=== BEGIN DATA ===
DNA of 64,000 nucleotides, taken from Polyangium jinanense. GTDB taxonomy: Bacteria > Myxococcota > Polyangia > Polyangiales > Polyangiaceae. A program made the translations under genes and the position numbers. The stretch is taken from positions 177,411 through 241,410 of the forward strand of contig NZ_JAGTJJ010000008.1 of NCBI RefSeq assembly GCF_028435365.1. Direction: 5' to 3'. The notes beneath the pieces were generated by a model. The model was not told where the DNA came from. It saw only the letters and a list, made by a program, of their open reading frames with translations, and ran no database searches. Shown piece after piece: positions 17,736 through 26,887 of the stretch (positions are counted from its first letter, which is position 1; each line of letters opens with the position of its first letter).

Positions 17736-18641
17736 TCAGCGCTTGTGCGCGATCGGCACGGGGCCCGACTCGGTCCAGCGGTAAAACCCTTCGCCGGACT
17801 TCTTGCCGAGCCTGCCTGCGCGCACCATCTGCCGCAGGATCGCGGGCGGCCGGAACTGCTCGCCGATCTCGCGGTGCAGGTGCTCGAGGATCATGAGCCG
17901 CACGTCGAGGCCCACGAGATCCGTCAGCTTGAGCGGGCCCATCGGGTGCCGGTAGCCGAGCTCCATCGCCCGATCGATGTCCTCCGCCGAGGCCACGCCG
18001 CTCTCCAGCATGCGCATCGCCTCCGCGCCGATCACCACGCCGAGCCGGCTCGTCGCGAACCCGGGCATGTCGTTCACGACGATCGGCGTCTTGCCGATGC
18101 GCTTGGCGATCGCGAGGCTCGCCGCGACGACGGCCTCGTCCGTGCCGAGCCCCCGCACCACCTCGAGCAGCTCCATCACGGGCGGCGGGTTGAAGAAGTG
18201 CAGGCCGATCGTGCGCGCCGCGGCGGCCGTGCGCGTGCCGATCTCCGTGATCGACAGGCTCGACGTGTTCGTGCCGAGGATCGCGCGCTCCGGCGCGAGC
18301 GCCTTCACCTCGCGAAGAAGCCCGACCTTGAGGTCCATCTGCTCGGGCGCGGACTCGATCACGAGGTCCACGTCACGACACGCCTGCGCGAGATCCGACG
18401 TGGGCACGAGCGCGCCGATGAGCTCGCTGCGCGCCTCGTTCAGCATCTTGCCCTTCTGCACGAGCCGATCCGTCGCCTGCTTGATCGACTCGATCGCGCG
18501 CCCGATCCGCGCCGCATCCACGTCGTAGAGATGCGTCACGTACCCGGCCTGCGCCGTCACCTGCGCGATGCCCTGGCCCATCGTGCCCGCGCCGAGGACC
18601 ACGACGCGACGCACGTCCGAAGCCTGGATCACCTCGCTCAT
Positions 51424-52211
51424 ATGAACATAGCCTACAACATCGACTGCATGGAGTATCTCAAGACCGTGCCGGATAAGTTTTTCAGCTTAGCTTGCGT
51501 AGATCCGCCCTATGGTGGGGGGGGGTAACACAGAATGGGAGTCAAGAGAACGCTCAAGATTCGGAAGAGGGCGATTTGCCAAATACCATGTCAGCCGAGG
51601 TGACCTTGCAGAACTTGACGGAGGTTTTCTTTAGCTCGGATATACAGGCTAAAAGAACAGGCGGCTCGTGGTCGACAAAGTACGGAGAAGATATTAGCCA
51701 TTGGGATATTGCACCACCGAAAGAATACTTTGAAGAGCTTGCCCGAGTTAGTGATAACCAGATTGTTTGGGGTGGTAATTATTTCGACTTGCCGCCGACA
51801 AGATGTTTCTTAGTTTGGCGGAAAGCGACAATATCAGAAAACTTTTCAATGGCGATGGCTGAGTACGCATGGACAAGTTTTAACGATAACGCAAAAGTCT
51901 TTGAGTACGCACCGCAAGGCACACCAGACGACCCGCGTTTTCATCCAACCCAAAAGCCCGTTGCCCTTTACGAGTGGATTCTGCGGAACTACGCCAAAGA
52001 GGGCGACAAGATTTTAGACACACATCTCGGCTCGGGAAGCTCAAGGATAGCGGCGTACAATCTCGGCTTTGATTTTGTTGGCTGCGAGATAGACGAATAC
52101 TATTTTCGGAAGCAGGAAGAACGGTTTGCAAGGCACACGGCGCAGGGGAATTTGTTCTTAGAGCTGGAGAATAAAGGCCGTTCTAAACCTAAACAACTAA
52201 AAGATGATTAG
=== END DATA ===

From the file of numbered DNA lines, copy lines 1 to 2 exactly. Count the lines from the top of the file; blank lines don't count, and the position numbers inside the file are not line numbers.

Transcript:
DNA of 64,000 nucleotides, taken from Polyangium jinanense. GTDB taxonomy: Bacteria > Myxococcota > Polyangia > Polyangiales > Polyangiaceae. A program made the translations under genes and the position numbers. The stretch is taken from positions 177,411 through 241,410 of the forward strand of contig NZ_JAGTJJ010000008.1 of NCBI RefSeq assembly GCF_028435365.1. Direction: 5' to 3'. The notes beneath the pieces were generated by a model. The model was not told where the DNA came from. It saw only the letters and a list, made by a program, of their open reading frames with translations, and ran no database searches. Shown piece after piece: positions 17,736 through 26,887 of the stretch (positions are counted from its first letter, which is position 1; each line of letters opens with the position of its first letter).

Positions 17736-18641